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By Harper Allen
Harlequin Enterprises, Ltd.Copyright © 2004 Harlequin Enterprises, Ltd.
All right reserved.
Chapter OneWhen the night-light in his room suddenly went off, Joey Begand knew the killer had done something to the electricity.
He sat up fast in the dark. Swinging his sneaker-clad feet out from the covers, he reached for the duffel bag he'd stashed under the bed the day he'd been brought here, just as if he had been waiting for this moment all along. He had been. He'd even tried to warn the agents guarding him that calling this place a safe house was stupid since it was an apartment, not a house, and hiding here wasn't going to keep him safe at all.
But that was the trouble with being nine years old. Grown-ups thought you didn't know a thing.
He was going to have to get out of here. Then he was going to have to find the one person in the world he figured could protect him.
She'd snuck onto a top-secret government base and watched an alien autopsy. She'd tracked Bigfoot and even taken a picture of him - kind of a blurry one, but that was because if she'd gotten any closer Big-foot would have smelled her scent and torn her apart.
She'd hunted down a whole colony of vampires living in the mountains just north of Albuquerque, and if it hadn't been for the crucifix she always wore around her neck she never would have been heard of again.
Tess Smith, star reporter for the National Eye-Opener, wasn't like most other grown-ups, Joey told himself shakily. Tess Smith believed in monsters. She went up against them every day - went up against them and whipped their ugly monster butts.
Keeping a little kid safe from the monster who was trying to kill him would be a piece of cake for Tess Smith, nine-year-old federal witness Joey Begand thought desperately as he heard the muffled thud of the first body falling somewhere in the darkened safe house....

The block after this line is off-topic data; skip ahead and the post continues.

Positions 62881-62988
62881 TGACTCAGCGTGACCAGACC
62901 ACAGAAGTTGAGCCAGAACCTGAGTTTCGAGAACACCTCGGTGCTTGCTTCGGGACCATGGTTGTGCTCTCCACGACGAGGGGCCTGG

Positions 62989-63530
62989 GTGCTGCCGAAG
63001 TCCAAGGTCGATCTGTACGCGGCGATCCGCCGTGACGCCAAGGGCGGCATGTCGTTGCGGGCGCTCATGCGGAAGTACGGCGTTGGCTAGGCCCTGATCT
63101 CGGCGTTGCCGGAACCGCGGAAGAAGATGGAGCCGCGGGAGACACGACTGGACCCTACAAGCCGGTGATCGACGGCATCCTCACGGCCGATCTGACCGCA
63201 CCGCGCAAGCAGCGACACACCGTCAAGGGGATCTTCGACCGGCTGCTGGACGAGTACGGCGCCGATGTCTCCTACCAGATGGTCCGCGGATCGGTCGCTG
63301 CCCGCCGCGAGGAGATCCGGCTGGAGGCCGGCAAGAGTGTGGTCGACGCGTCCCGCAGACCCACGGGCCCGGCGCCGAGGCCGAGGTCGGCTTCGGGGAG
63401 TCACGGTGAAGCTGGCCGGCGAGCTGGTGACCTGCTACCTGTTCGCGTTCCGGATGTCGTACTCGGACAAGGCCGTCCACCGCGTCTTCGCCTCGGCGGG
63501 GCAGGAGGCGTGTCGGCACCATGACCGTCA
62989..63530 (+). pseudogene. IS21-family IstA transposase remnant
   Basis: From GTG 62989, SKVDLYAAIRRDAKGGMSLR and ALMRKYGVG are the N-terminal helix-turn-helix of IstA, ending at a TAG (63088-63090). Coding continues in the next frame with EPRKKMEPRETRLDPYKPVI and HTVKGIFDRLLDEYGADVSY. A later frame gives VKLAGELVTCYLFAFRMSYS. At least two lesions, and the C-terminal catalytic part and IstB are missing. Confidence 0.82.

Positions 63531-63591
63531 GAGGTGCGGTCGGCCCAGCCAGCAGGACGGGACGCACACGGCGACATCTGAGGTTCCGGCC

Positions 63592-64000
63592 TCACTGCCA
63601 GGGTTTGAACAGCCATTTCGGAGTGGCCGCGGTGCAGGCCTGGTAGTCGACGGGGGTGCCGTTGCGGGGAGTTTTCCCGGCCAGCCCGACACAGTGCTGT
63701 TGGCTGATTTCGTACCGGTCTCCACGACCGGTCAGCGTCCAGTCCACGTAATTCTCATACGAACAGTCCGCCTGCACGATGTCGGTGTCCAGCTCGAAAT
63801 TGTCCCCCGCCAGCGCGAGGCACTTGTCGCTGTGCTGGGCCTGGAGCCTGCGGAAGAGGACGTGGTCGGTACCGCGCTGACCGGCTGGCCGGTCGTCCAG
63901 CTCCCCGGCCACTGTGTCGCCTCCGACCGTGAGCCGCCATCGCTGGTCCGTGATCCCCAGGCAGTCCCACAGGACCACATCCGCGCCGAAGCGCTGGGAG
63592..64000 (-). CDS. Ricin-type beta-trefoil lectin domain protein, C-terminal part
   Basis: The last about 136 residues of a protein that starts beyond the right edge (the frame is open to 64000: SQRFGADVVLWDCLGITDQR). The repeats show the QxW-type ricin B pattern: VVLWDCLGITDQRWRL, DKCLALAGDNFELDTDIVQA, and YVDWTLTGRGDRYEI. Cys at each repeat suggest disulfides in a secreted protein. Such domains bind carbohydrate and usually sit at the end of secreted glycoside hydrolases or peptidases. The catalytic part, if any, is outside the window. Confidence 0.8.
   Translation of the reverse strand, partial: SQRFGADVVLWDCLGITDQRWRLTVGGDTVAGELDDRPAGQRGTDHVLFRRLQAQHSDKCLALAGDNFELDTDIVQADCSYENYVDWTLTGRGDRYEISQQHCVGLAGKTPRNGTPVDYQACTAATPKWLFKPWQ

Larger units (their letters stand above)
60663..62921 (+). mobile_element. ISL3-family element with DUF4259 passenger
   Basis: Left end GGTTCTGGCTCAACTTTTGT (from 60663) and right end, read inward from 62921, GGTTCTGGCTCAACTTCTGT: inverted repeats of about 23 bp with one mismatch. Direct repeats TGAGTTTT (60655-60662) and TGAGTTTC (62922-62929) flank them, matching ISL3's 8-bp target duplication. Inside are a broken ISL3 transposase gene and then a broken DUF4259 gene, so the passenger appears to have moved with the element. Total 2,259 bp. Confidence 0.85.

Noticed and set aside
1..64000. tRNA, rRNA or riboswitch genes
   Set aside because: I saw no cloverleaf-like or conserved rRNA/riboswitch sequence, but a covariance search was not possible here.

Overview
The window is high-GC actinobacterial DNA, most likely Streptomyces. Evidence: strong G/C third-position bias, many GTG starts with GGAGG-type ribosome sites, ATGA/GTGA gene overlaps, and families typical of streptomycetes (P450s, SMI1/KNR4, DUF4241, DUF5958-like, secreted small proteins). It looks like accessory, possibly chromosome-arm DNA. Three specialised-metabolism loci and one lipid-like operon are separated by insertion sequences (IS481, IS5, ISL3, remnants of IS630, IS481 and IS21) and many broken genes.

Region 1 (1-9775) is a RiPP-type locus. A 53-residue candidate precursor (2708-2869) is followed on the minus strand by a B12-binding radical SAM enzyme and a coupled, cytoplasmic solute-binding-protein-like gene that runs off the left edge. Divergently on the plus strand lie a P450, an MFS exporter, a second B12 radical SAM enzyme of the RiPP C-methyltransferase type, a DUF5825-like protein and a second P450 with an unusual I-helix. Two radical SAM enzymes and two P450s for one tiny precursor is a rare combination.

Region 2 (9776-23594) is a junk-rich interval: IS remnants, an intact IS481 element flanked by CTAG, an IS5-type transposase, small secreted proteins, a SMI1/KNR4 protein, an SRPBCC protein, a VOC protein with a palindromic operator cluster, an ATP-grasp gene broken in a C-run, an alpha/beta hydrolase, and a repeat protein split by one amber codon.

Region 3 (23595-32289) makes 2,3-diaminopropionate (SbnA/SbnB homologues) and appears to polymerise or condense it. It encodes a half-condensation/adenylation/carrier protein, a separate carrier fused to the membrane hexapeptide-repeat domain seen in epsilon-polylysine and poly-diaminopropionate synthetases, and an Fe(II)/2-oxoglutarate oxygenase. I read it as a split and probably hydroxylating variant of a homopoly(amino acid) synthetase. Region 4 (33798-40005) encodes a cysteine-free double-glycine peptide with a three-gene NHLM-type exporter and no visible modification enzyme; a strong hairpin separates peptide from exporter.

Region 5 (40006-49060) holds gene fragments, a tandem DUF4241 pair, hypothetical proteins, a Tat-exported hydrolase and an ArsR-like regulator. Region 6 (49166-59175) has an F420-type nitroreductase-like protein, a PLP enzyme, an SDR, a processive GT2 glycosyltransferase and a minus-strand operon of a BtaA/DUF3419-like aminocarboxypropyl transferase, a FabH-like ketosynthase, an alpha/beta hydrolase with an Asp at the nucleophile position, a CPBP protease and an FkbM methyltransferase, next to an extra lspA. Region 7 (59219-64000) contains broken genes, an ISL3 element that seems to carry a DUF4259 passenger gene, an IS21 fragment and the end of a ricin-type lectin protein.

FBI Special Agent Virgil Connor pushed open the door of the all-night diner just outside of Roswell, New Mexico.
To hell with the heat, caffeine had become a food group over the past few hours, Connor told himself as the waitress plunked a mug in front of him and he slid into a booth adjacent to one occupied by a brunette with a grubby hellion. The waitress plunked a mug in front of him. Out of the corner of his eye he saw the hellion staring at him through an uncut swath of straight, black hair. He lifted his menu, blocking the kid's view.
For two solid days he'd made the rounds of truck stops and diners like this one. The grunt work had just paid off.
The kid was Joey Begand. Connor had no idea who the woman was, but kidnapping a child who just happened to be a federal witness wasn't the only charge she was facing. He could think of a dozen others, starting with accessory to murder. Breaking the news of Bill Danzig's death to the slain agent's wife two nights ago had been the worst moment of his career.
"Keep the ketchup on your side of the plate and stop playing with those fries." The husky-voiced command came from the brunette. "We can't stay here all night, you know."
Connor risked a glance over the top of his menu. Instead of the suspicious glare he'd favored Connor with, the gaze the urchin was directing at the tight-lipped brunette was wide and shining. Joey picked up a too-large cluster of fries with fingers that were even grubbier than the rest of him.
"That's prob'ly not what it looked like, right, Tess? I betcha they got it all wrong, huh?"
The woman called Tess frowned. "For crying out loud, you don't have to choke on them," she said swiftly. "Put half of those back. Who got what wrong?"
"So what'll it be?"
Connor blinked. The diner's waitress, pencil at the ready, had paused beside his booth. He snapped the menu shut.
"Cheeseburger, plain," he said, coming to a decision that had nothing to do with food. "Is there a phone I can use?"
He needed backup. He would have preferred to keep this takedown low profile, but low profile took second place to the safety of civilians, especially when one of those civilians was a child. There was a chance he could still keep a lid on the situation by using the security of a land line, instead of contacting the Agency office on his cell phone.
"Pay phone's outside." The waitress tucked her pencil behind her ear.
"... nothin' like them, right? So what did it really look like, Tess?"
A ketchup-dipped fry in his hand, Joey was pointing to a dangling row of bobble-head dolls suspended over the cash register. About to slide from the booth and head outside to make his call, Connor checked his movement.
Excerpted from Desperado Lawman by Harper Allen Copyright © 2004 by Harlequin Enterprises, Ltd.. Excerpted by permission.
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